00:06:58   We have Ken Matthews considering all the conversation that we had about Blackberry last week.

00:07:04   He sent in what connected page looks like on a Blackberry bold.

00:07:09   It's really small.

00:07:12   I like how the webpage title goes into the status bar.

00:07:17   There's the title of the episode up there before the icons for Bluetooth and Signal.

00:07:25   The rest is kind of weird.

00:07:27   the menu goes into the icon on the right side?

00:07:31   There are some significant layout problems here.

00:07:33   There are some huge problems here.

00:07:35   The logo is only half of the logo.

00:07:37   If you would like to find the show notes

00:07:39   where you can find the images of the show notes,

00:07:43   then you should point your web browser at it.

00:07:45   What did you just say?

00:07:47   You want to find the show notes to find the show notes,

00:07:49   images of the show notes.

00:07:51   We've basically got a nesting doll situation happening here now.

00:07:54   Go to relay.fm/connected/23 and you will find that.

00:07:59   I'm putting those all in there.

00:08:01   And then we have...

00:08:03   Okay, so the last two links, Myke.

00:08:07   This is the one that I'm really concerned about.

00:08:09   Okay, we can do this. Come on.

00:08:11   So, four screenshots.

00:08:13   BOS 5.

00:08:15   So, BOS, I think, used to be an OS, right?

00:08:19   It used to be DOS that Apple was rumored to acquire many, many years ago, but actually

00:08:28   they went with Next Step.

00:08:29   I'm getting so many details wrong.

00:08:31   Yeah, see?

00:08:32   See?

00:08:33   This is why you shouldn't get into these things, yeah.

00:08:35   No, no, I'm pretty sure I once read an article on Ars Technica about the fact that basically,

00:08:43   Back in the 90s, Geeks really liked BOS and I'm fairly certain of the fact that Jean-Louis

00:08:58   Gassé, the guy who writes Monday Note, he went from Apple to BOS.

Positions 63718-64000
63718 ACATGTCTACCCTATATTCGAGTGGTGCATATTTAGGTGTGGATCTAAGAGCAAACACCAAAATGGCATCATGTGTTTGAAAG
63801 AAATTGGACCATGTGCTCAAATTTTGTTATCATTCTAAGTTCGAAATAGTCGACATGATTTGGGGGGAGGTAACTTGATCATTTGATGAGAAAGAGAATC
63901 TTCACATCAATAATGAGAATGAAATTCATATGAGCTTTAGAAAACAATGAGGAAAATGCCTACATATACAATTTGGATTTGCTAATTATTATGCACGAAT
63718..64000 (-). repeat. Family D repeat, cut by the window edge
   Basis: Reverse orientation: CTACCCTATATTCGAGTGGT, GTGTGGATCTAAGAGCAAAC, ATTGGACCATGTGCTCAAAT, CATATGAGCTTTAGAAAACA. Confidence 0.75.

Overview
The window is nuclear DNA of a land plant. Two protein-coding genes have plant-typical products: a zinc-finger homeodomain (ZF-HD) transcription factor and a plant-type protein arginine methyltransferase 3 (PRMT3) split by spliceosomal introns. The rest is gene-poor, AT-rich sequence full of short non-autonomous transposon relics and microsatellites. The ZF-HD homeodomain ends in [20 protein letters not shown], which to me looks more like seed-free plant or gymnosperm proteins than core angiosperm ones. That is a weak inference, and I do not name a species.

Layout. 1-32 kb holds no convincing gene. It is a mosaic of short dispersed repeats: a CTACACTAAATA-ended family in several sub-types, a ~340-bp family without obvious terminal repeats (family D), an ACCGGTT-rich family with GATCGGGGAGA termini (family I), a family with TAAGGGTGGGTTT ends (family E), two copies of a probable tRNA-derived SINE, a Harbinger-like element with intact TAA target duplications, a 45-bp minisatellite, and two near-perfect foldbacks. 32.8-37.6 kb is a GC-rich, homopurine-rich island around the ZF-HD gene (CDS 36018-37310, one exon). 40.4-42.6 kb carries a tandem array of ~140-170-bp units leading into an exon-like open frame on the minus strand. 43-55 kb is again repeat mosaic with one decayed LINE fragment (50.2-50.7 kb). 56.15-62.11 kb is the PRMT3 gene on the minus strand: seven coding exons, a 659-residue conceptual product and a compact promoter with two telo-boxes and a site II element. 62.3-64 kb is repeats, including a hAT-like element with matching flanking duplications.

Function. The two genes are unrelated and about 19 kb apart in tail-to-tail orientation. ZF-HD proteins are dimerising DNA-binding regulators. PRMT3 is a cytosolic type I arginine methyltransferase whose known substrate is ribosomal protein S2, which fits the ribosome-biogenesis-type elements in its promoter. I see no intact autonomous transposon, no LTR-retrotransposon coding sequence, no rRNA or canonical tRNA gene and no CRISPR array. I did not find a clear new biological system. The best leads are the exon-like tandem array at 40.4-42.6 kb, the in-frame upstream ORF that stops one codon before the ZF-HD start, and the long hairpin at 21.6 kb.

00:09:08   Because geeks really liked BOS, Apple was rumored to be considering an acquisition,

00:09:15   but it never happened.

00:09:16   And so, like two years ago, I read this article about people who still use BOS because they

00:09:22   like the interface, they like the icons and whatever, but it never happened.

00:09:28   QNX Neutrino.

00:09:30   So what we have is also--

00:09:32   Laurent, who sent in these screenshots,

00:09:34   clarified with some other information.

00:09:38   So on BOS, it's net positive is the name of the browser.

00:09:43   In QNX, it's Voyager.

00:09:47   And then we also have a next step, 3.3, and it's in OmniWeb.

00:09:53   So we have QNX Neutrino.

00:09:55   I don't know anything about that.

00:09:57   I mean, next step.

00:09:58   I mean, OK, I'm familiar with that.

00:10:00   Omniweb, I know yeah. Yeah, we know what I like most about all of this though

00:10:06   Is there the reply to this tweet? It's just even saying whoa in all capitals and I don't know why I don't know why

00:10:12   But I'm really happy that Laurent made Stephen so happy

00:10:16   and I hope that it makes others happy - I

00:10:19   Like that Laurent went to the trouble I genuinely do but I feel like I feel like something's lost on me

00:10:26   Look at Stephen is so happy so excited about it

00:10:30   And I'm not 100% sure what it is.

00:10:34   That's exciting him so much.

00:10:35   But I don't know how much trouble

00:10:37   Lauren must have gone through to get these screenshots,

00:10:40   but I appreciate, as we do with everybody

00:10:42   who sends in, for some insane reason

00:10:45   that I'm not really sure how this happened,

00:10:47   but I love that everybody sends in these every week.

00:10:49   If anybody now can tell us how this began,

00:10:53   I would quite like to know that now,